Candidiasis is an infection caused by a species of the yeast Candida,usually Candida albicans. It is a common cause of vaginal infections in women. It may also cause mouth infections in people with reduced immune function, or in patients taking certain antibiotics. A more serious form of thecondition, known as deep organ candidiasis, can infect nearly all the major organs of the body.

Over one million women in the United States develop vaginal candidiasis, morecommonly known as yeast infections, each year. Most women with vaginal candidiasis experience severe vaginal itching. They also have a discharge that often looks like cottage cheese and has a sweet or bread-like odor. The vulva and vagina can be red, swollen, and painful, particularly during sexualintercourse.

In most cases, vaginal candidiasis can be treated successfully with a varietyof over-the-counter antifungal creams or suppositories. These include Monistat, Gyne-Lotrimin, and Mycelex. However, infections often recur, and women may need to take a prescription anti-fungal drug such as terconazole (sold as Terazol) or take other anti-fungal drugs on a preventive basis.

Oral candidiasis, also known as thrush, causes white, curd-like patches on the tongue, inside of the cheeks, or the palate. Thrush typically occursin people with abnormal immune systems. These can include people undergoingchemotherapy for cancer, people taking immunosuppressive drugs to protect transplanted organs, or people with HIV infection.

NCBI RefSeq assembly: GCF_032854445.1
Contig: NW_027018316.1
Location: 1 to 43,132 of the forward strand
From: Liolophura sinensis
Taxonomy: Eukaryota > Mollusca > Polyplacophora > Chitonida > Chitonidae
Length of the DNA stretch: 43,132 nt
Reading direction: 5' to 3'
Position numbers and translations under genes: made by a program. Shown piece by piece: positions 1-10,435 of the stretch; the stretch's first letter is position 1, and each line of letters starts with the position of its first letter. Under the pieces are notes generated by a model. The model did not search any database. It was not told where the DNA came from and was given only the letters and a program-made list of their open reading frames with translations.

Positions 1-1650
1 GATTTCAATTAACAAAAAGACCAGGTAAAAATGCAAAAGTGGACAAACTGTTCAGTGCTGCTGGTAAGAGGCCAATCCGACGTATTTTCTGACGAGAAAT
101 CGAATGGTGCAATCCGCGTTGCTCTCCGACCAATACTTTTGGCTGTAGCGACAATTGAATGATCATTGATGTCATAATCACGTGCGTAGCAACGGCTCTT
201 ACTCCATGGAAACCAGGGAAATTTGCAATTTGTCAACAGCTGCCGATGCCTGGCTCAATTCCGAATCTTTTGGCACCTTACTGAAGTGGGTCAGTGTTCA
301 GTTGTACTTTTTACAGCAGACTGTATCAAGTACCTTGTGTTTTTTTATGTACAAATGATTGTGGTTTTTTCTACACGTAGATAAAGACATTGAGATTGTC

Thrush is usually treated with prescription lozenges or mouth washes. Some ofthe most-used prescriptions are nystatin mouthwashes (Nilstat or Nitrostat)and clotrimazole lozenges. Good oral hygiene might reduce problems, but is not a guarantee against candidiasis.

Also known as invasive candidiasis, deep organ candidiasis is a serious infection that can affect the esophagus, heart, blood, liver, spleen, kidneys, eyes, and skin. Like vaginal and oral candidiasis, it is an opportunistic disease that strikes when a person's resistance is lowered, often due to another illness. Anything that weakens the body's natural barrier against colonizing organisms--including stomach surgery, burns, nasogastric tubes, artificial joints and valves, and catheters--can increase a patient's suceptibility to infection. Rising numbers of AIDS patients, organ transplant recipients, and otherindividuals whose immune systems are compromised help account for the dramatic increase in deep organ candidiasis in recent years. Patients with granulocytopenia (deficiency of white blood cells) are particularly at risk for deeporgan candidiasis.

Fungal blood cultures and/or tissue biopsy are usually required to diagnose deep organ candidiasis. Drug treatment is based on a patient's medical historyand immune status. If possible, catheters and nasogastric tubes should be removed from patients in whom these devices are still present and antifungal chemotherapy started to prevent the spread of the disease.

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